these probabilities after a long period of time has elapsed.
2. We follow the procedure of finding the eigenvalues and eigenvectors of the transition matrix P. The eigenvalue matrix L, the corresponding modal matrix of P, and its
inverse are as follows:
2
1
60
6
6
L¼6
60
6
40
0
0
0:4529
0
0
0
0
0
0
0
0:2417
0
0
0
0
0
0
2
0:4472 0:7139
6
6 0:4472 0:1188
6
M¼6
6 0:4472 0:6081
6
4 0:4472 0:2899
0:4472
2
M1
0:1114
6
6 0:4614
6
¼6
6 0:3828
6
4 0:5697
0:0048
0:1496
0:1555
0:7999
0
0
0:1555
3
7
7
7
7
7
7
5
0:4491
0:8065
0:7891
0:5471
0:2789
0:2566
0:2238
0:0293
0:0651
0:1647
0:2695
0:1919 0:5895
0:7069 0:0846
0:3446
0:5495
0:7773
0:5102
0:2363
0:0127
0:1395
0:6005
0:9562
2
1
60
6
6
1
L ¼6
60
6
40
0
3
0:1265
7
0:4190 7
7
0:7403 7
7
7
0:5099 5
0:0201
1:3551
3
7
7
7
7
7
7
1:3288 5
0:4999
0:8695
0:5378
0 0
0 0
0
0
0 0
0
0 0
0 0
0
0
3
0
07
7
7
07
7
7
05
0
544
Classification of Random Processes
Hence from Eq. (20.9.18) we have
2
P ¼ P1 ¼ ML1 M1
0:0499
6 0:0499
6
¼6
6 0:0499
4 0:0499
0:0499
0:0695
0:0695
0:0695
0:0695
0:0695
0:1205
0:1205
0:1205
0:1205
0:1205
0:1541
0:1541
0:1541
0:1541
0:1541
3
0:6060
0:6060 7
7
0:6060 7
7
0:6060 5
0:6060
and the steady-state probabilities row vector p is
p ¼ p(0) P ¼ ½ 0:0499 0:0695
0:1205 0:1541
0:6060 These are more reasonable numbers since the long-term probabilities of being in various
states are excellent 4.99%, good 6.95%, fair 12.05%, poor 15.41%, and finally scrap
60.6%. The conclusion is that there is 60.6% chance that the automobile will be a scrap
in the long run with the given probability transition matrix.
First-Passage Probabilities and Classification of States
A Markov chain is called irreducible if every state can be reached from every other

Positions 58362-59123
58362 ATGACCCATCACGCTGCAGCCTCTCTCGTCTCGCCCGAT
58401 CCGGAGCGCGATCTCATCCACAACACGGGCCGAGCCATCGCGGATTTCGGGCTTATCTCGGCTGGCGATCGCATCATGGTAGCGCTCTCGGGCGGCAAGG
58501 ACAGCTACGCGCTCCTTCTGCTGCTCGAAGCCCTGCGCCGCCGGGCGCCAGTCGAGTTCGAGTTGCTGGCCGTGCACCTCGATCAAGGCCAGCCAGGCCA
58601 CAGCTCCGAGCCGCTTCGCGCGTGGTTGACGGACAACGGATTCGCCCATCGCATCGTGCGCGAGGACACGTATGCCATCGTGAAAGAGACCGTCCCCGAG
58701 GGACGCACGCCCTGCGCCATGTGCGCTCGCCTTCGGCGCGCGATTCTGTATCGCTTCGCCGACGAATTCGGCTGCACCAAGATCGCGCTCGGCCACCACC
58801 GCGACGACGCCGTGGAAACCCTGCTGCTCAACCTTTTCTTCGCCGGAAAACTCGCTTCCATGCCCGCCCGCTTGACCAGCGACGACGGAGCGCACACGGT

state in a finite number of steps. In this case, the probability of going from every state i to
every other state j in the state space S of the chain will be given by the probability,
p(m)
ij . 0, where m is a finite integer. In this case, the states are called intercommunicating.
On the other hand, if E is a proper subset of S, E , S, and if i and j are states in E, then the
subset E is closed if
X
pij ¼ 1
for all
i[E
j[E
In other words, no transition is possible from a state i [ E to a state k [ E c. In this case the
Markov chain is called reducible. If there are no other proper subsets of E that are closed,
then it is called an irreducible sub-Markov chain. If i [ E is the only state, then it is called
an absorbing state, in which case pii ¼ 1.
Let us consider that the Markov chain is initially in state i at time n. We define the
probability of first return to i at time n þ m as fii(m), or
fii(m) ¼ P{Xnþ1 = i, . . . , Xnþm1 = i, Xnþm ¼ i j Xn ¼ i}
(20:9:21)
with one-step transition fii(1) ¼ P{Xnþ1 ¼ i j Xn ¼ i} ¼ p(1)
ii ¼ pii similar to Eq. (20.9.2).
For a homogeneous Markov chain, Eq. (29.9.21) can also be written as
fii(m) ¼ P{X1 = i, . . . , Xm1 = i, Xm ¼ i j X0 ¼ i}
(20:9:22)
with one-step transition fii(1) ¼ P{X1 ¼ i j X0 ¼ i} ¼ p(1)
ii ¼ pii .
In a similar manner we can also define the probability of first passage from state i at
time n to state j at time n þ m as fij(m) , or
fij(m) ¼ P{Xnþ1 = j, . . . , Xnþm1 = j, Xnþm ¼ j j Xn ¼ i}
(29:9:23)
20.9
Markov Chains
545
with one-step transition fij(1) ¼ P{Xnþ1 ¼ j j Xn ¼ i} ¼ p(1)
ij ¼ pij in conformity with
Eq. (20.9.2). For a homogeneous Markov chain, Eq. (20.9.23) is equivalent to
fij(m) ¼ P{X1 = j, . . . , Xm1 = j, Xm ¼ j j X0 ¼ i}
(20:9:24)
with the corresponding one-step probability fij(1) ¼ P{X1 ¼ j j X0 ¼ i} ¼ p(1)
ij ¼ pij .
The probabilities of eventual first return to state i or the first passage to state j starting
from state i are given by
fi ¼
1
X
fii(m)
fij ¼
m¼1
1
X
fij(m)
(20:9:25)
m¼1
It is now possible to have more classifications of the Markov chains depending on
the nature of fi. If fi ¼ 1, the state i is called recurrent; if fi , 1, the state i is called